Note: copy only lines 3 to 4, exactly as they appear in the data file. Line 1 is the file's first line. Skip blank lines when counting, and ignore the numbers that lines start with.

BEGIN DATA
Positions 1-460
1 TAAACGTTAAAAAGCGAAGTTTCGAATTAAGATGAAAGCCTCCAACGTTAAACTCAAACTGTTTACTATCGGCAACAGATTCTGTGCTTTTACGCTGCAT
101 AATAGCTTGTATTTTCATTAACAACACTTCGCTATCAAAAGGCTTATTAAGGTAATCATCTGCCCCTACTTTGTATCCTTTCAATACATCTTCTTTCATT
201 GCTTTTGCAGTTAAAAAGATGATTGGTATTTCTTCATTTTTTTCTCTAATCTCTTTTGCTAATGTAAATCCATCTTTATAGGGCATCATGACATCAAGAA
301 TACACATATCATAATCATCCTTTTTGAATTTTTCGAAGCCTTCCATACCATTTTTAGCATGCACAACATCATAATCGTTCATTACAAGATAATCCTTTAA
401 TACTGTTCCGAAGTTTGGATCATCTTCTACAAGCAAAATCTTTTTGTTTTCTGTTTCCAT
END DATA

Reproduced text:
101 AATAGCTTGTATTTTCATTAACAACACTTCGCTATCAAAAGGCTTATTAAGGTAATCATCTGCCCCTACTTTGTATCCTTTCAATACATCTTCTTTCATT
201 GCTTTTGCAGTTAAAAAGATGATTGGTATTTCTTCATTTTTTTCTCTAATCTCTTTTGCTAATGTAAATCCATCTTTATAGGGCATCATGACATCAAGAA